In Canada, Alberta launched ABTraceTogether, an app that’s in use in the province. According to the province’s website, the app creates a unique user number for each device it’s installed on and shares only that number in the event it becomes relevant in an exposure case. No other user data, such as phone numbers or names, are revealed.
A Vancouver-based company with expertise in data security says it has developed a new app that does away with the need for users to trust their private information to a central server.
“I believe the main issue is data privacy,” says Fay Arjomandi, founder and chief executive of Mimik Technology Inc., which has developed a contract tracing application called Pandimik.
“With our solution, we’re basically saying that your user information is not going to get stored in a centralized place and you can decide whether to inform a health authority when you choose to.”
She says Pandimik turns a user’s phone into a virtual server that can send notifications directly to other devices without a health authority’s intervention.
Seto, from the University of Toronto, says one weakness of using mobile phones against the COVID pandemic is that it depends on somebody first getting a positive test result and then sharing it for the general good.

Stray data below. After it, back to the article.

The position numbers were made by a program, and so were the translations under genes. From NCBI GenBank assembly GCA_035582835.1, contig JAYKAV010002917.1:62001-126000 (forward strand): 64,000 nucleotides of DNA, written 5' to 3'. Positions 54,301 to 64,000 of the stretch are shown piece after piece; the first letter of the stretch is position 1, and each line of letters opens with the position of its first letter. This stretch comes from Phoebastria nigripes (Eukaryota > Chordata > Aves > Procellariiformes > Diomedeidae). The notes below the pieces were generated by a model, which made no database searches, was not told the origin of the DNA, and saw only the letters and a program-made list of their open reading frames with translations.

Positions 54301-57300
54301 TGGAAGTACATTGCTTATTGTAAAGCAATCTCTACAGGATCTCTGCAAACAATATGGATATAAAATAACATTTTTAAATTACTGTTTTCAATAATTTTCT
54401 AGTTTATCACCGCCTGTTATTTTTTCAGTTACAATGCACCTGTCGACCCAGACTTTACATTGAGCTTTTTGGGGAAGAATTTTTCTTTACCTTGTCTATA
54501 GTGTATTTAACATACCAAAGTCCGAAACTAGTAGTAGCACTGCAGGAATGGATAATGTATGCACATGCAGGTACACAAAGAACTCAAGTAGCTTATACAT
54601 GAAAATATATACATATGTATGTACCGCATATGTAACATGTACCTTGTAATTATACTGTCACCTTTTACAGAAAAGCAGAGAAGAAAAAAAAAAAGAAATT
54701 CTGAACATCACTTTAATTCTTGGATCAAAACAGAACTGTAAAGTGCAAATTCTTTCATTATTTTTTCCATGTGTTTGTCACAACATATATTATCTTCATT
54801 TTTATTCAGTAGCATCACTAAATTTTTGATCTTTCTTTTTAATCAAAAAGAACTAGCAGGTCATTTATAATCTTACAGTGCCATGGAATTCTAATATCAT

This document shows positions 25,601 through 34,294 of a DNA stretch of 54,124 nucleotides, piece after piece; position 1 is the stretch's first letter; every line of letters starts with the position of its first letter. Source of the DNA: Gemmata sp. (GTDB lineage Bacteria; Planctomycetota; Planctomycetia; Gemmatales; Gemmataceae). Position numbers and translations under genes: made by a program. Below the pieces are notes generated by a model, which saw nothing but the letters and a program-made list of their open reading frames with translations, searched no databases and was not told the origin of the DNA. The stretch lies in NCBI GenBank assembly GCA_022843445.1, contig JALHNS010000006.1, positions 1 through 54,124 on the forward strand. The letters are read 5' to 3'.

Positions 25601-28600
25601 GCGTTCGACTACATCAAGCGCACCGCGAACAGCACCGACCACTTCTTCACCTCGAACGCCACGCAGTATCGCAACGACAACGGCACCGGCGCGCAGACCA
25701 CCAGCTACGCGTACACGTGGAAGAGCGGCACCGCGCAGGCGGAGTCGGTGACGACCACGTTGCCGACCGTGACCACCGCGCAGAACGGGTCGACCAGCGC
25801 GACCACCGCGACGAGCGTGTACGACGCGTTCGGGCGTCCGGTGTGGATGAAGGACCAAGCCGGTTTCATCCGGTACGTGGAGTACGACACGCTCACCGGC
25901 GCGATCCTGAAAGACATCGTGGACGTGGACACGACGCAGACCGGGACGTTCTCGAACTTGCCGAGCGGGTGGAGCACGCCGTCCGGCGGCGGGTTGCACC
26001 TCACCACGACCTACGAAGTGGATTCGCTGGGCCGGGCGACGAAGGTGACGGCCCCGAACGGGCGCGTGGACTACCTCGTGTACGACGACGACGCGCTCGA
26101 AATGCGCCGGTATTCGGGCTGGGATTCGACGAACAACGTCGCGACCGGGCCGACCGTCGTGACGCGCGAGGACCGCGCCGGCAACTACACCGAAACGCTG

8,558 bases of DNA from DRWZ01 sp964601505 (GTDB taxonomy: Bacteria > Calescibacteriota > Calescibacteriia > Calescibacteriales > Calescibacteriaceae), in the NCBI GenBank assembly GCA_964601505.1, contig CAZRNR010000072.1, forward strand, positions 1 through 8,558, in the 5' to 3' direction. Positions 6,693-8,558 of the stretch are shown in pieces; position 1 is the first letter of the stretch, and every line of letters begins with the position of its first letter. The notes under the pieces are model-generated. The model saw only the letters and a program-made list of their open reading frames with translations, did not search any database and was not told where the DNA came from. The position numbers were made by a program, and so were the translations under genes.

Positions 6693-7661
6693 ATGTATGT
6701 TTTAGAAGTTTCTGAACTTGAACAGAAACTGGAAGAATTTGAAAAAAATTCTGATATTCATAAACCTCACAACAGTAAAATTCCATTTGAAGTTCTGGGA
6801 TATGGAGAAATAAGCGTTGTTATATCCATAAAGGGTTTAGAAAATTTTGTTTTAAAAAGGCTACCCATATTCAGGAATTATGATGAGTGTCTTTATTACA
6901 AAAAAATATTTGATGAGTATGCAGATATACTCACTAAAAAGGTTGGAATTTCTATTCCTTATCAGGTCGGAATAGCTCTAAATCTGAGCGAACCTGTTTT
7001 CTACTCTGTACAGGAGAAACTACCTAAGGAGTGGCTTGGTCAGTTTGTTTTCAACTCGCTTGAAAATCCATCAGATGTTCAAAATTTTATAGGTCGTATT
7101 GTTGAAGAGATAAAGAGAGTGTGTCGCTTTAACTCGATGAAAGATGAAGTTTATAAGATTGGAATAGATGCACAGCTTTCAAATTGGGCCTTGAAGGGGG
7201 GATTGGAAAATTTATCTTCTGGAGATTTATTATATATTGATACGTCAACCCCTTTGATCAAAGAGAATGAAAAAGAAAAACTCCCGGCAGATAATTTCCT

Telus Corp. says it is working on a different approach that uses carefully anonymized data from its mobile phone network to monitor travel patterns of groups rather than individuals.
Pam Snively, chief data and trust officer at Telus, says the information can help predict where large numbers of people likely to travel, so policy makers can adjust their public health strategies if COVID is detected in a particular area.
“We think we can provide a tremendous amount of insight and help with better decision-making with that data alone. And we know that’s truly privacy protective,” Snively says.
This report by The Canadian Press was first published June 1, 2020.
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By David Paddon, The Canadian Press